Rails and GIS

30 Aug 2009 . . Comments

As a part of my research time, I’ve started dusting off an old project I always wanted to get back to. Back in 2005 I started working with some folks who were starting to write an article on the development of architectural identity in the early Chesapeake for the William and Mary Quarterly. I wrote the application in ColdFusion and used MSSQL as the backend. When the same data was used for another article in the Journal of Southern History, I quickly whipped up an app that would at least display the information. I was never happy with it, but didn’t have the time to undertake this again.

One of the things I never liked the way I handled was describing the basic location. At first the architectural historians wanted to use UTM coordinates. I switched to latitute/longitude and wrote some conversion code to switch between the two. I was bothered, though, that describing a “site” by a point. Obviously a site is an area that contains some number n buildings. Even worse, the points were really just the centroids of the county/city of the information that was entered as the archaeologists didn’t have have information. There had to be a better way to approach the description of this information over time.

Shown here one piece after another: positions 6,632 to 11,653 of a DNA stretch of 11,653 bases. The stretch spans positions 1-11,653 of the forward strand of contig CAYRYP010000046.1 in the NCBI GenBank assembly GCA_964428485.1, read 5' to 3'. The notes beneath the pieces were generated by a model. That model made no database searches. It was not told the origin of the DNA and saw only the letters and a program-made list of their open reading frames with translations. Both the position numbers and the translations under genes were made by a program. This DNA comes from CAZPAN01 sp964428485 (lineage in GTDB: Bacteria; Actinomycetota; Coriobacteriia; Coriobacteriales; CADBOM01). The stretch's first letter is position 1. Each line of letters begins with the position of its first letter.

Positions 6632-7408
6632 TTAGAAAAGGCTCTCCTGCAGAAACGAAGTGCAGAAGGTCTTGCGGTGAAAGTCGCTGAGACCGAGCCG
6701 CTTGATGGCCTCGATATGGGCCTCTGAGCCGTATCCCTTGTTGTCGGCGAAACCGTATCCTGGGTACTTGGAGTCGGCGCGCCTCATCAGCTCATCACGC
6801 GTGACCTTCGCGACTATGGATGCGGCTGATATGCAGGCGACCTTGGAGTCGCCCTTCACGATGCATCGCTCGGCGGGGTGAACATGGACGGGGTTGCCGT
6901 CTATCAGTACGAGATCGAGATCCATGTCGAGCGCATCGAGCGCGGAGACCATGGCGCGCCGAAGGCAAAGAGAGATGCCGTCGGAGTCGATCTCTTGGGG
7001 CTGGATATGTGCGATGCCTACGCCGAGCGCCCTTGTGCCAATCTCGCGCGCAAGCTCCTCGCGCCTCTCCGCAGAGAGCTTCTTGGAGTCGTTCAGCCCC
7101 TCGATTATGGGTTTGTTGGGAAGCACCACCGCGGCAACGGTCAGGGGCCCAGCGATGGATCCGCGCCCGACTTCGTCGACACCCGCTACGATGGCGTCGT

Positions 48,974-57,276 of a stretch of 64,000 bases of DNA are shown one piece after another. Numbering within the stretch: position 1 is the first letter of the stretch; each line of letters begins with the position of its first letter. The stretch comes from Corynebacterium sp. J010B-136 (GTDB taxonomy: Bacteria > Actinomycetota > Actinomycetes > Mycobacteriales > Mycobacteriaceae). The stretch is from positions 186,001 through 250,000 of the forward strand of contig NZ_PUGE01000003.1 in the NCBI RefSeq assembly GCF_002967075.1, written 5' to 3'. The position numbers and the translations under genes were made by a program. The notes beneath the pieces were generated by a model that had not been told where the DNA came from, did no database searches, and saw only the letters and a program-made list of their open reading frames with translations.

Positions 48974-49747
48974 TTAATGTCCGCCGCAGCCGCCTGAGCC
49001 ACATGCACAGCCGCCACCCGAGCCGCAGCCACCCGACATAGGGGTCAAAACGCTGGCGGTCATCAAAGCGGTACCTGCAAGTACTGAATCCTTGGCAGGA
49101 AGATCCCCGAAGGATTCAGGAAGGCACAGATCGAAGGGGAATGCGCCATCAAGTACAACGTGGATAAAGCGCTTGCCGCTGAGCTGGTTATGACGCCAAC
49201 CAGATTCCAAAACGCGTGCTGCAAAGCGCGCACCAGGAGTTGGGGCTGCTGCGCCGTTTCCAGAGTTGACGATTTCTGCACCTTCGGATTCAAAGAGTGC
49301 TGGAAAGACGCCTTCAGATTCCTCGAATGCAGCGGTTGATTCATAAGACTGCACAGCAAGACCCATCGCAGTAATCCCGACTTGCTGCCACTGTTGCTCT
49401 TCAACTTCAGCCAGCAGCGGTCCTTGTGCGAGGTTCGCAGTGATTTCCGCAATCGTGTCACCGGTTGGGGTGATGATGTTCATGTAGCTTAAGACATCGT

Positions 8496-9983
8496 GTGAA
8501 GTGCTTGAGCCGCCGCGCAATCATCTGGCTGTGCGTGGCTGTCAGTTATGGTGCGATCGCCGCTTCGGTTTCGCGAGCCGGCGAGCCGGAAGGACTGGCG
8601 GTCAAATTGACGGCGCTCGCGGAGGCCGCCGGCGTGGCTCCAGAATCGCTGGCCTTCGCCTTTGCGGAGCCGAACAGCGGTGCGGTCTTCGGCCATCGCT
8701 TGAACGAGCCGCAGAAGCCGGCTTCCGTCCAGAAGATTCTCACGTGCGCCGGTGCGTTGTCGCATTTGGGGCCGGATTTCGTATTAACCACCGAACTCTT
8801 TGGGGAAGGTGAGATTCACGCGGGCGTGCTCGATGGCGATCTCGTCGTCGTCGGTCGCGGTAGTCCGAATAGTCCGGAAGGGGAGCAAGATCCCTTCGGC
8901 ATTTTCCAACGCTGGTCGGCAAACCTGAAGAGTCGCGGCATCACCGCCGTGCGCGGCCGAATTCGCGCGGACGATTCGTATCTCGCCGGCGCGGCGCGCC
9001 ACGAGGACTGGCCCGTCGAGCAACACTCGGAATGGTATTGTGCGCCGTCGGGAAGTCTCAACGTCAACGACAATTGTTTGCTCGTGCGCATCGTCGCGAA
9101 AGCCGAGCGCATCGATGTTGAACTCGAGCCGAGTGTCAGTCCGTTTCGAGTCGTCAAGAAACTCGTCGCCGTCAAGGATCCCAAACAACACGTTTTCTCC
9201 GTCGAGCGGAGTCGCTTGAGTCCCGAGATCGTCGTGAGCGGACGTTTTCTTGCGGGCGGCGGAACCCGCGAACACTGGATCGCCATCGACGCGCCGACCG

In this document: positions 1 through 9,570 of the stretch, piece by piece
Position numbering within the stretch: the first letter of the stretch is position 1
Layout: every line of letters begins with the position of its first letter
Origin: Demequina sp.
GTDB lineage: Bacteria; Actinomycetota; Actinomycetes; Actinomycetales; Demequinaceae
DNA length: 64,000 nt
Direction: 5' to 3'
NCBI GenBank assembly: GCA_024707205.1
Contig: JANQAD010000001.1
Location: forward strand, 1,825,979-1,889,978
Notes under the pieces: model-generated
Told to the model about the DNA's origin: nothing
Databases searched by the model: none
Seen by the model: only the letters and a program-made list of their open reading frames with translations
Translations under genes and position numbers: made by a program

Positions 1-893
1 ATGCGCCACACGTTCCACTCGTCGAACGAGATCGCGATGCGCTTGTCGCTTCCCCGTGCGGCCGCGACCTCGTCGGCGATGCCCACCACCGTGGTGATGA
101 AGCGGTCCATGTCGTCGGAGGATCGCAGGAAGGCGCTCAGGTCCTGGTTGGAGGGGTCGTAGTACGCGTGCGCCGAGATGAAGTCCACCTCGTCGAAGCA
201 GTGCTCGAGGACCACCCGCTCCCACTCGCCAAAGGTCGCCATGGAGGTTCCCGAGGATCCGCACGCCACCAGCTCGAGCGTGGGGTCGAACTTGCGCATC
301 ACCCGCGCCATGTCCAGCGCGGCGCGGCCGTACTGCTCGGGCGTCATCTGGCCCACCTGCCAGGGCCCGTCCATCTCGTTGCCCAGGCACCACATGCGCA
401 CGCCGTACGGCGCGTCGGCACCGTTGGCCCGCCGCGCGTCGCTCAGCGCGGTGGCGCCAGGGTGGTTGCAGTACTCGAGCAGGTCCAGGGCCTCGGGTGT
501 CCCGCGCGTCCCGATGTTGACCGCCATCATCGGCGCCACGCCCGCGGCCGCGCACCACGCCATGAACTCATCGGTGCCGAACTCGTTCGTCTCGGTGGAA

I started working at UVa earlier this spring and one of their big pushes has been GIS in the humanities. A light went off and I saw a rather nice use of using the concepts of GIS to better describe and interact with my information. I also really wanted to migrate the information to a more open format as well as really spend some time envisioning what the application should look like.

I’ve started working on this migration and have posted it on Github. To give a brief explanation of how the application. I’m using PostGIS as the backend. On OS X, getting this ready took a bit, but I think I got it explained in the README file decently. It took a while to get the correct templates ready in PostgreSQL.

I’m using OpenLayers for interacting with the maps (through map_layers), and the spatial_adapter plugin and the GeoRuby gem.

I’m expecting there to be some refactoring of the data from MSSQL, but I think PostgreSQL will be a much better solution for my open source leanings.

I’ll try to keep this updated with my progress…at least until our development blog gets off the ground.